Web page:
HARARE— South Africa has assured Zimbabwe of continued power supplies despite the country struggling to pay off its debt, Zimbabwe’s Energy Minister Samuel Undenge said Monday.
“We have been assured of continued support from Eskom so that we keep the country supplied with power,” Undenge told reporters in Harare on the sidelines of a meeting between Zimbabwe’s power utility ZESA and Eskom of South Africa.
Zimbabwe has a power deal with South Africa under which it can import up to 300 megawatts of power but cash shortages have seen its debt to Eskom rising to 38 million U.S. dollars.
Zimbabwe has been failing to produce adequate power in recent years due to ageing power plants, forcing the country to rely on imports from neighboring South Africa and Mozambique to plug the deficit.
Low water levels in Kariba Dam due to a drought in 2016 also resulted in a further reduction in Zimbabwe’s power production, currently averaging 100MW against demand of 1,400MW.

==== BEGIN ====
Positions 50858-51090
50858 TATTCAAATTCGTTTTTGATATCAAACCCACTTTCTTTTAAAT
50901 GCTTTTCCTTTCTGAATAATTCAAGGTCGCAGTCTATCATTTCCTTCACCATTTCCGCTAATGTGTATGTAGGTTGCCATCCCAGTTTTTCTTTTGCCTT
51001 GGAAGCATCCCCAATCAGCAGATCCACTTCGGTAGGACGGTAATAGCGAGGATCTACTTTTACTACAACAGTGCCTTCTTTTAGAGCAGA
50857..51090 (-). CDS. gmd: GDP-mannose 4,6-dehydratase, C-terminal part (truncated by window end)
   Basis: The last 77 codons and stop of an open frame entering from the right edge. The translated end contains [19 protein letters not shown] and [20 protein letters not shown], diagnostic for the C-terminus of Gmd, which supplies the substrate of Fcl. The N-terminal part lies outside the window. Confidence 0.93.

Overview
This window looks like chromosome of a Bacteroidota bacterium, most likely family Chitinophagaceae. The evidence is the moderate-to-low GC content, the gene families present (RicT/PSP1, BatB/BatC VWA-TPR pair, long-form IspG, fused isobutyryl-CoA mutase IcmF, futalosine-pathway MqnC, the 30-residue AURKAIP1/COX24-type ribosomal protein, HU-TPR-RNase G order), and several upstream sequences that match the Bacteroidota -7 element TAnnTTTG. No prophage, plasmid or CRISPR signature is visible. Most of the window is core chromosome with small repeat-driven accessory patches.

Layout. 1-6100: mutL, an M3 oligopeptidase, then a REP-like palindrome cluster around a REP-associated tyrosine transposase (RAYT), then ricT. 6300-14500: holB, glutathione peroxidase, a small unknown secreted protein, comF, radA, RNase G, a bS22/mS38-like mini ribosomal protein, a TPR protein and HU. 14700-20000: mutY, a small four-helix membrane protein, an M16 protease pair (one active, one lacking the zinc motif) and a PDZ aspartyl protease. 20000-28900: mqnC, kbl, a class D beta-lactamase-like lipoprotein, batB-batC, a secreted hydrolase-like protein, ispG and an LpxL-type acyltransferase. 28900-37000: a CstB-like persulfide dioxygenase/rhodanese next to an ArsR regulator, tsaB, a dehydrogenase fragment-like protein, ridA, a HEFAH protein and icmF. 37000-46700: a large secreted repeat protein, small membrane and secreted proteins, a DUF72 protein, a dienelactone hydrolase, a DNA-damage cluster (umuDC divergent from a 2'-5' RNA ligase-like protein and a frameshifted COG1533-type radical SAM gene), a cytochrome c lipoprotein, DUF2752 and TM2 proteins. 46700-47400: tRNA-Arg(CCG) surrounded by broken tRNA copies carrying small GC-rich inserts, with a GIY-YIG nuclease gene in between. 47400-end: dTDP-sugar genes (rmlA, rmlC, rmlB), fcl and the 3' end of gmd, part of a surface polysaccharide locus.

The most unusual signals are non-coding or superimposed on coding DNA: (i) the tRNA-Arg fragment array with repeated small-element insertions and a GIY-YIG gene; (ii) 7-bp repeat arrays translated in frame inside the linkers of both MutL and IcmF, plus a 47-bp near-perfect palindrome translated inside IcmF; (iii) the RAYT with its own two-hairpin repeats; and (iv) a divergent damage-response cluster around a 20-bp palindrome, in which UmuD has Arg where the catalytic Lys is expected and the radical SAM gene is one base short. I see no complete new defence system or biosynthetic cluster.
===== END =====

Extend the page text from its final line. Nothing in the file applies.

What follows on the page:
Zimbabwe’s power demand has declined to 1,400MW from 2,200 MW a decade ago due to low industrial productivity.
Undenge said Zimbabwe will clear the Eskom debt despite funding shortages, and urged customers to pay up their power bills to enable ZESA to raise funds for power imports.
“We discussed the debt issue because it’s a commercial arrangement and we are going to pay for what we import. There are various modalities of payments and as Zimbabwe is going to honor up our payment arrangements.”
“We want a situation whereby we will continue with no load shedding. We have not had load shedding since December 2015,” Undenge said.
He said the two countries’ power agreement was coming to end and will soon be renewed.
South African ambassador to Zimbabwe Mphakama Mbete said energy collaboration between the two countries is important.
“We are hoping for stronger and consolidated bilateral energy collaboration which will strengthen our economies not only on a short-term but long-term basis,” he said.
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